This concern isn’t without validity, as Kiki has some harsh realities to confront in her year away. Kiki readily admits that her most solid talent as a witch is flight, which her mother has already conceded she can barely do. She quickly sets up shop as a flying delivery girl, but then is confronted with the expenses of adult life. In buying groceries, she spends most of her savings, telling Jiji (sidenote: how much do you miss Phil Hartman?) that all they can afford to eat now are pancakes. During her first job, she runs afoul of crows and has to go back and find the parcel she dropped while flying. She has to take her job seriously, which means she finishes a delivery in the rain to an ungrateful girl. On top of that, she has trouble adjusting to the city in multiple ways. She does not realize right away that she has to be mindful of street traffic before running out into the road, contrasting the reality that she is indeed a very young, inexperienced girl living in the city on her own. She stares whistfully at the pretty clothes other girls wear, wishing for a pretty pair of shoes and nice dresses. While at the beach with Tombo (Matthew Lawrence), Tombo’s friends remark that they’re surprised that she’s so young and working, which comes across as a clear class distinction to Kiki. The lesson sends her reeling, which leads to the temporary loss of her powers. It takes some quality time rediscovering herself before she regains the ability to fly, ultimately adjusting to life on her own in the big city before writing back to her parents with confidence. The thing is, Kiki’s parents make all the difference in this adjustment, whether it readily appears so or not. Her mother isn’t shoving her out the door – quite the contrary, Kokiri is taken off guard when her daughter announces immediate departure, and she begins to list the things she wishes she had done with her prior to Kiki leaving, such as potions and flight lessons. Kokiri gives Kiki advice in the form of a metaphor for her dress in their final quiet moments before the big departure, telling her, “It’s not the color of the dress. It’s what’s inside.” Okino is similiar, in his approach, though more outwardly yearning for the days when she was still tiny and dependent. After expressing how she’s grown, he tells her, “Follow your heart, and be sure to write home as soon as you’re settled.” Both make it clear that they support her, but stand by the tradition of her leaving. As such, they’re allowing her one of the greatest kindnesses a parent can bestow: the ability to go at it on her own, to make mistakes, and to learn. And screw up she does: Kiki runs into traffic without looking, botches a job, and loses her sense of self along the way while she struggles. At the end of the day, though, she comes through for Tombo when he needs her, and manages to find her place. She wouldn’t have had that confidence had she not experienced life on her own.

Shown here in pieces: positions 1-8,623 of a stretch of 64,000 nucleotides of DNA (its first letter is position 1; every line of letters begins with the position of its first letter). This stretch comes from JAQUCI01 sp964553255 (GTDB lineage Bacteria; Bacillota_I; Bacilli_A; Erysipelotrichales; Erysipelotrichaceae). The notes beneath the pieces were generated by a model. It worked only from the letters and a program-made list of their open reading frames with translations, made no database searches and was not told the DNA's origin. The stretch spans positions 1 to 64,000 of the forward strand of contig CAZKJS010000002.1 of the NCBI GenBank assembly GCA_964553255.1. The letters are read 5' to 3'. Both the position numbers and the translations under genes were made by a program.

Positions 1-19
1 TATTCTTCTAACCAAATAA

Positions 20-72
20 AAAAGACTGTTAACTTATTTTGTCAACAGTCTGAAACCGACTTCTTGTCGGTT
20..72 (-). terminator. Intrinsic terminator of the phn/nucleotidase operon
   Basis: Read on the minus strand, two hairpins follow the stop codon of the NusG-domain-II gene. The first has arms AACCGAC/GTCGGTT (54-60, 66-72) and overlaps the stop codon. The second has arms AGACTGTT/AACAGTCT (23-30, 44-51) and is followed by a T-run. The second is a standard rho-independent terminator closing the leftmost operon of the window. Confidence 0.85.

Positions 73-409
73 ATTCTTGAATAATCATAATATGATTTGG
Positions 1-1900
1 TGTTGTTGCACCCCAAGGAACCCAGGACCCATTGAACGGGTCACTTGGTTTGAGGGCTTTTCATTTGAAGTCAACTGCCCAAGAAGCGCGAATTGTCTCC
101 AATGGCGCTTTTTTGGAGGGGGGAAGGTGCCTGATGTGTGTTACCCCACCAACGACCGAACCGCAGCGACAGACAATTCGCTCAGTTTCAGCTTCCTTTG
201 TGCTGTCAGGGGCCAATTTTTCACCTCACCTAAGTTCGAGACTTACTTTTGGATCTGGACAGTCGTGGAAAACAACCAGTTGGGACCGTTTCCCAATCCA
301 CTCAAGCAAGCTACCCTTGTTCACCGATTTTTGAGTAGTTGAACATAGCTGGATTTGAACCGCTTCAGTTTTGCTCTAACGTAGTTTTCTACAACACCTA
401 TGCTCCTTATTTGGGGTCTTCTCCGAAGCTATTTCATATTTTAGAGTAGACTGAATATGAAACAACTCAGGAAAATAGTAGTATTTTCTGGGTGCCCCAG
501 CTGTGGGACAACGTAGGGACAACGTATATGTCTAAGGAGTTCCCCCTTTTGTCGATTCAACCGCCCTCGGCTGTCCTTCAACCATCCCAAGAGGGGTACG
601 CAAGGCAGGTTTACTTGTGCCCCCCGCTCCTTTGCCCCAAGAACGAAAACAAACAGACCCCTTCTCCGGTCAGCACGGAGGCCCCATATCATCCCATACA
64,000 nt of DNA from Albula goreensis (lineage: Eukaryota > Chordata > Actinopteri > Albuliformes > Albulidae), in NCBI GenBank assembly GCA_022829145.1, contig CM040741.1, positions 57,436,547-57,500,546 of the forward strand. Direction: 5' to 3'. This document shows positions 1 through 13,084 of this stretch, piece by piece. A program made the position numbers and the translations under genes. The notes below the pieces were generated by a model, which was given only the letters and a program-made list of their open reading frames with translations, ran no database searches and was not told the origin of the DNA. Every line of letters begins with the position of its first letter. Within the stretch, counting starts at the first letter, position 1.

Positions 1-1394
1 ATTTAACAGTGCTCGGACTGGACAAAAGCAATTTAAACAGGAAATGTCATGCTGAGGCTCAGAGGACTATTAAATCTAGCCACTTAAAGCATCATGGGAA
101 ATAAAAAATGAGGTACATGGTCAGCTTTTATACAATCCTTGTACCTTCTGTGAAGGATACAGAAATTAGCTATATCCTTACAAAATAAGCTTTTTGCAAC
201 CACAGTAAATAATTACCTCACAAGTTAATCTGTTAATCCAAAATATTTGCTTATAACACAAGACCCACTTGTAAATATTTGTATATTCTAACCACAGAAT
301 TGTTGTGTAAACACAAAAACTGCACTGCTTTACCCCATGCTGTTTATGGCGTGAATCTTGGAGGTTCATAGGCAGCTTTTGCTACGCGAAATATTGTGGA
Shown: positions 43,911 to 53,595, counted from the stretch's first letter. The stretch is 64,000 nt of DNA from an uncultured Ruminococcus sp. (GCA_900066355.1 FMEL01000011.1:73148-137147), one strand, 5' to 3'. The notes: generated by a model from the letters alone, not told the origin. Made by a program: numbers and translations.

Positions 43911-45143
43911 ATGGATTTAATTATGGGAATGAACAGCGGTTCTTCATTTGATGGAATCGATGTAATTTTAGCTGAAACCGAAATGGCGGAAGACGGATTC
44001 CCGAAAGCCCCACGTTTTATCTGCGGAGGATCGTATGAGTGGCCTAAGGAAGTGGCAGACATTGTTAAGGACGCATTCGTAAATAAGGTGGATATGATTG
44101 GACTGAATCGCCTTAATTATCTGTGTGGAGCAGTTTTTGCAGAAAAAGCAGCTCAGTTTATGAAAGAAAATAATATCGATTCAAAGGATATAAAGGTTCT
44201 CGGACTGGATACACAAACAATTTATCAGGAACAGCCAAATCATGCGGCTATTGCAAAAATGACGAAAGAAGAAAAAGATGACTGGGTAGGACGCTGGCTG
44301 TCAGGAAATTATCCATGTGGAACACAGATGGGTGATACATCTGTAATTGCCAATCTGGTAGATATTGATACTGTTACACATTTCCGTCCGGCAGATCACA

No parent is truly ready for his or her baby to leave the nest – many will tell you that their baby is always their baby, regardless of age. However, Kokiri and Okino make sure to let her know that they’re still there for her whilst fostering that sense of growing into adulthood. Kiki comes of age at 13 when other girls her age are busy having parties and acting spoiled. She may stumble and struggle, but Kiki’s journey sets her far apart from the girls that don’t work. Kiki is special, has powers, and can make it on her own. Echoing the words of Miss Dora at the beginning of the film, “Young people are all the same: they all want to do something different.” By allowing her to be different, Kiki’s parents allow her to grow into an independent young woman that both embraces her adult life while retaining a child-like wonder. That’s a life that will make a parent proud.